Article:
There were 3,744 drug deaths in England and Wales in 2016 – the highest since records began in 1993 – sparking calls of a "national crisis" from campaigners.
Drug related deaths have risen by 44% in the four years since 2012 when there were 2,597 deaths, according to the Office for National Statistics.
There were 371 cocaine-related deaths in 2016, up 16% from 2015 and 167% since 2012.
The mortality rate from drug misuse in Wales rose from 58.3 deaths per million population in 2015 to 66.9 in 2016 – also the highest since records began.
Niamh Eastwood, Executive Director of drug police campaigners release, said: "The rise in drug-related deaths is a national crisis that needs a nationally-coordinated response.
"The government has abrogated its responsibility by withdrawing investment from treatment services and perpetuating the failed policies that created this crisis."
The unprecedented surge in opioid deaths at the beginning of the decade levelled off at 2,038, up slightly from 1,989 last year.
However Fentanyl, the synthetic opioid currently ravaging North America, was detected in 58 deaths, compared with 22 in 2012.
The National Crime Agency said yesterday that Fentanyl had already been linked to 60 deaths in the UK since 1 December 2016, suggesting Class A drug's prevalence is ever increasing.
"The threat of synthetic opioids is not new. However, since December 2016, we have seen a number of drug related deaths linked to fentanyl and carfentanyl," said Ian Cruxton, Deputy Director at the National Crime Agency.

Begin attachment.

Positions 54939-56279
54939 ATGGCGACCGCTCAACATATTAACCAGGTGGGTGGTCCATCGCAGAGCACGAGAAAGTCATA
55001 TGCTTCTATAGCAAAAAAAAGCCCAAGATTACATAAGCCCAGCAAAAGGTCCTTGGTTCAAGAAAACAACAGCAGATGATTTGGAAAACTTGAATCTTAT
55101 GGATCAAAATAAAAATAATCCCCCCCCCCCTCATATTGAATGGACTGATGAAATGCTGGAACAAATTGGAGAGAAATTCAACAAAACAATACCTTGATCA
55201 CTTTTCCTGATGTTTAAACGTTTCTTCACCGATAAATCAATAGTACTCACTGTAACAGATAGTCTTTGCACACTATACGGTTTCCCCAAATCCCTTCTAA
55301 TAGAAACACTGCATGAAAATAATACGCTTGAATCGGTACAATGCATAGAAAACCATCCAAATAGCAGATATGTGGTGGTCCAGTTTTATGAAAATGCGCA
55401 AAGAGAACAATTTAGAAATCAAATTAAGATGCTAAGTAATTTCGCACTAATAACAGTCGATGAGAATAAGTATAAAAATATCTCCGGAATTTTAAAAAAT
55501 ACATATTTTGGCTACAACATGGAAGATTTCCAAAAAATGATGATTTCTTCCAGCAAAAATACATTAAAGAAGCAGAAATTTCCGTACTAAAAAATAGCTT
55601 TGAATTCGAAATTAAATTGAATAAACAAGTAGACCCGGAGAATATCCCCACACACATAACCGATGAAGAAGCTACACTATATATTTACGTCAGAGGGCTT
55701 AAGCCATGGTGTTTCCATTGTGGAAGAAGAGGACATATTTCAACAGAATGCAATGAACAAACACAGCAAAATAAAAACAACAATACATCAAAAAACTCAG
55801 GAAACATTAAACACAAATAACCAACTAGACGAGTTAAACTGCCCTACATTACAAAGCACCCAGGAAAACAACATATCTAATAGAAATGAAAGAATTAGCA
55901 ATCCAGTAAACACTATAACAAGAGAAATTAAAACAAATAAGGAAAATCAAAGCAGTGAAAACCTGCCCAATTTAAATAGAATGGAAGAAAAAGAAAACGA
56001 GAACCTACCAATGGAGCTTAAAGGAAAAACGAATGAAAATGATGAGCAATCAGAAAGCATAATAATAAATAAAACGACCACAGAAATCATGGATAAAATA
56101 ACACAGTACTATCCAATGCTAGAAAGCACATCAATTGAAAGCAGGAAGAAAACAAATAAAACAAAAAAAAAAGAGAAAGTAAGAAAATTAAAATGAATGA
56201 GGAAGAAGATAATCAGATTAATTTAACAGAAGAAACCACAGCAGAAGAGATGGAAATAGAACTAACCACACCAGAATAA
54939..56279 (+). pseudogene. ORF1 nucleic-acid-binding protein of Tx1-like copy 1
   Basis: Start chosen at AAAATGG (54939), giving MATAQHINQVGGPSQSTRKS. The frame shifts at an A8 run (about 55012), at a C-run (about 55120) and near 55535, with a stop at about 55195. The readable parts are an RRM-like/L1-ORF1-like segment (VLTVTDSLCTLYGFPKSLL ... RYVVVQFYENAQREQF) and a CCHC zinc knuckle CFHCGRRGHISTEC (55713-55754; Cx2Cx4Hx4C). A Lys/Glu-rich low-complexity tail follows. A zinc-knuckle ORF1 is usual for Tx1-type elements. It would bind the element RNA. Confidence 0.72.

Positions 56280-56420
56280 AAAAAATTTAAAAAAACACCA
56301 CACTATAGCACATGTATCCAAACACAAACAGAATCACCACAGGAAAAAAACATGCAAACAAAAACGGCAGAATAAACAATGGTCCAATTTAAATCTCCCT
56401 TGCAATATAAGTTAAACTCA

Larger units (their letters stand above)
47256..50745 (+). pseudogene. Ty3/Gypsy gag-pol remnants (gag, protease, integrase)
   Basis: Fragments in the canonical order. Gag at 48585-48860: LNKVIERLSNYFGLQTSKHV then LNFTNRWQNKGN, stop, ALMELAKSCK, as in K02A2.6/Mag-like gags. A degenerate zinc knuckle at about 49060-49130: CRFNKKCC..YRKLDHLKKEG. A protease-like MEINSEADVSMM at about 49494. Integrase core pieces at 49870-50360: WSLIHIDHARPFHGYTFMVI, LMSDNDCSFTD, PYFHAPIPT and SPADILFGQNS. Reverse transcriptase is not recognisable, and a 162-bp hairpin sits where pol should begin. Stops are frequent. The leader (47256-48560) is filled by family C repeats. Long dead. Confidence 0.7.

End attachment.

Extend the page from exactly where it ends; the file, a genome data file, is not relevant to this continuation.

The NCA have previously said that they do not think Fentanyl was behind the distinct sharp rise in opioid related deaths leading to 2015.
Drug-related deaths have risen every year since 2012. This year the rise was less sharp thean in previous years largely due to the stability of opioid deaths, which make up for more than half of all drug deaths.
Deaths caused by formerly 'legal highs' or 'new psychoactive substances', such as Spice also levelled off compared with 2015, rising by just 9 to 123 (10%).
But Eastwood was still damning of the government's approach to drug policy, claiming that not enough had been done to reduce fatalities.
She said: "The government claims it wants to protect young people from the harms of drugs, yet its new Drug Strategy, released in early July, makes no reference to providing harm reduction services for people who use drugs recreationally.
"The government must fund the forensic testing of drugs, including at nightclubs and music festivals, so that people can be better informed of the purity and content of any pills or powder that they are taking.
"They must also consider reforming the laws so that people who use drugs are not treated as criminals, this acts as a barrier to seeking help. Harm reduction initiatives are the only way we can stem the flow of young people dying."